At least in Australia, there's a movement to move mental health facilities closer to general hospitals so that medical emergencies that our patients can have are dealt with promptly. Most facilities I know of are separate buildings completely.

barbiebuds2 karma

My dad is schizophrenic and hates most medicines and his insurance no longer pays for the one he likes. He is probably going to end up permanently in an asylum. Is there a way he can refuse medicines without being forced to take it?

darkangl1872 karma

check your state laws on outpatient commitments and forced medications.

krymoree2 karma

I would agree with this statement, I'm sorry but I'm not very familiar with mental health laws in other countries. If you're in Australia, I would liaise with the community mental health team for a plan

_Radiant2 karma

Are most the patients in your facility Mentally troubled(Dealing with long-term or sudden on set mental issues) or Mentally disabled(inbalances/birth defects/etc)?

krymoree3 karma

Mostly patients with a dual diagnosis. On the occasion someone who's mentally disabled and have been violent recently.

_Radiant3 karma

Are these people who "snapped", or more eloquently stated: Met a life event/medication that caused events leading to hospitalization? Or most of these people plagued for long periods of time before being treated?

krymoree3 karma

We have two kinds of schedules in Australia, mentally ill and mentally disordered.

Mentally ill patients tend to stay longer and have a diagnosis. This usually mean a longer length of stay. Mentally disordered patients can range from someone who's drunk and disorderly to someone who's attempted suicide. As long as a psychiatrist deems this patient safe to return, they may very well only spend the night.

_Radiant2 karma

That actually seems like a more friendly system than what the US has... course that's being said about most things now. Anyway, I was just wondering because I have a sibling who is in jail. He's a large man, built like linebacker, with the traits for a 12 year old. I was curious as the state system doesn't want to classify those types of mentally ill people. They assume them sane and ship them off for more tax dollars.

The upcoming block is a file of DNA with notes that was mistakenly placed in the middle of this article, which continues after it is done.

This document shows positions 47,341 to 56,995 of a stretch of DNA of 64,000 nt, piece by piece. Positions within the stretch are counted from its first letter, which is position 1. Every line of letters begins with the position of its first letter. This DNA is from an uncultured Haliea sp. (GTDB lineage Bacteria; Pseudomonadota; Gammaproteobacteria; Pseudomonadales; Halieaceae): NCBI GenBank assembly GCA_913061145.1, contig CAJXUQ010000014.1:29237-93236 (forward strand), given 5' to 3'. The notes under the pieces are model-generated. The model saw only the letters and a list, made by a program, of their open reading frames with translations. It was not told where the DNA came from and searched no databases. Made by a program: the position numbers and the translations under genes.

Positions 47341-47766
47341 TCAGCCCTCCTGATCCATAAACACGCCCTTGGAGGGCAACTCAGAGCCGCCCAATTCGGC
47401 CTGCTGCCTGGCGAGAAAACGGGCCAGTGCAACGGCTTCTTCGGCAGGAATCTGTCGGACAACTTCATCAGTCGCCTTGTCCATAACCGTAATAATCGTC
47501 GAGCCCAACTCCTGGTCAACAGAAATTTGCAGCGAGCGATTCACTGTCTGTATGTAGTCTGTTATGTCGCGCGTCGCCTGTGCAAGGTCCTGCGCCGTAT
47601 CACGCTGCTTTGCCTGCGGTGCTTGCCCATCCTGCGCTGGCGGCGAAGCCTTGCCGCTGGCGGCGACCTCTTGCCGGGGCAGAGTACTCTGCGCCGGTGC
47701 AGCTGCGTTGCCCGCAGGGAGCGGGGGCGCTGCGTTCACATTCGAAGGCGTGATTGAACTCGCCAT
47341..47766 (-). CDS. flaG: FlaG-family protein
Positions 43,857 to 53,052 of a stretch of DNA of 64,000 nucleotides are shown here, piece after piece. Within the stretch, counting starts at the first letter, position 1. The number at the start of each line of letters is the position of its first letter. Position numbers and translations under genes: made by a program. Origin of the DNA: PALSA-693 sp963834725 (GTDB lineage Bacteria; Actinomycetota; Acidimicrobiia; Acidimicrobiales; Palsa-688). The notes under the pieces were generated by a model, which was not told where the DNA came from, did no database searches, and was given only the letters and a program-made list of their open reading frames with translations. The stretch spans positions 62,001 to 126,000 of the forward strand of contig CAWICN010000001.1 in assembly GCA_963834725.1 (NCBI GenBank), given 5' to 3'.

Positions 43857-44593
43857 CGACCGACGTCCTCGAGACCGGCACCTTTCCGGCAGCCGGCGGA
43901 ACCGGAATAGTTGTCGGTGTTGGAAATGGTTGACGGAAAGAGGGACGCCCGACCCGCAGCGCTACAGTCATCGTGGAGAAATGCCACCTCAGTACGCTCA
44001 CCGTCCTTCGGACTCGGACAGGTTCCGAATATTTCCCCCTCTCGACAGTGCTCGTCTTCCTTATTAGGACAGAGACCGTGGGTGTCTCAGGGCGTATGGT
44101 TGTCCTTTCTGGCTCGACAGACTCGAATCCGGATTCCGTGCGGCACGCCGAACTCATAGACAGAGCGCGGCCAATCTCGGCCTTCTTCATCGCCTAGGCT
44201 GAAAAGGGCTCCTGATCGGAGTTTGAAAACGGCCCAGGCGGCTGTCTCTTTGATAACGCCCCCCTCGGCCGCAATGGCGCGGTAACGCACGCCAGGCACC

krymoree3 karma

From what I know jails in the U.S. are mostly privatised so there's a incentive for legislature to lean towards sending people to jail to make these organizations more profitable I suppose.

hellbound292 karma

Have you ever been physically injured on the job?

krymoree7 karma

Multiple times. I have a regular physiotherapist because of my job.

Cloud_Surfing2 karma

If you find yourself in a psych ward against your will, how would you convince others that you're not really crazy?

krymoree4 karma

First of all, you need at least 2 psychiatrists' opinions to be held against your will in a hospital. If the second disagrees with the first, a third is called to tie-break. The chances of two experts getting your case wrong is quite low...

Furthermore, in Australia, family members/carers can actually help you overwrite a schedule. Not forgetting that within a week, every patient will see a panel of experts (Lawyer, Psychiatrist, Clinician) that are not hired by the hospital to review your case and can discharge you.

zxLv2 karma

I have a few questions actually and hope you don't mind sharing with us. What motivates you to work as a nurse in an acute psych ward? Can you share with us your most terrifying experience while working there? And can you give us one rule/tip when dealing with patients with acute or severe psychiatric illnesses? Thanks for the AMA!

krymoree6 karma

Hiya,

Very good question. To be honest, initially I got into mental health because of my own issues and thought it would be a good idea for both introspection and well helping others. Soon I realize that mental health nowadays isn't always so straight forward. People with a dual diagnosis meaning that they both have an actual mental illness and a poly-substance abuse history are the most prevalent and dangerous (to themselves and others). My motivation as of this moment is to make sure that the least amount of people get hurt due to either their illness or their drug habit.

My most terrifying experience working there is when I got put in a choke hold by someone and my consciousness fading. Because it was so unexpected, none of the training mattered and I just struggled while slowly losing consciousness. A colleague of mine saw me and came out to help. Injured my back and went to the emergency department to check if I've suffered any brain damage, which I didn't.

The best tip I can give is to build rapport. Get to know them as well as you can, help them identify their triggers and hopefully they don't target you when they become aggressive. I've once had a patient going through a very acute episode of psychosis while being tackled and restrained say my name and "help me".

zxLv2 karma

Thanks for the answer! Glad that you are all fine now. I'm also very curious. Do most of the patients realize that they have psychological disorders? And will they get more depressed if they know there won't be any cure for it? How do they cope with themselves?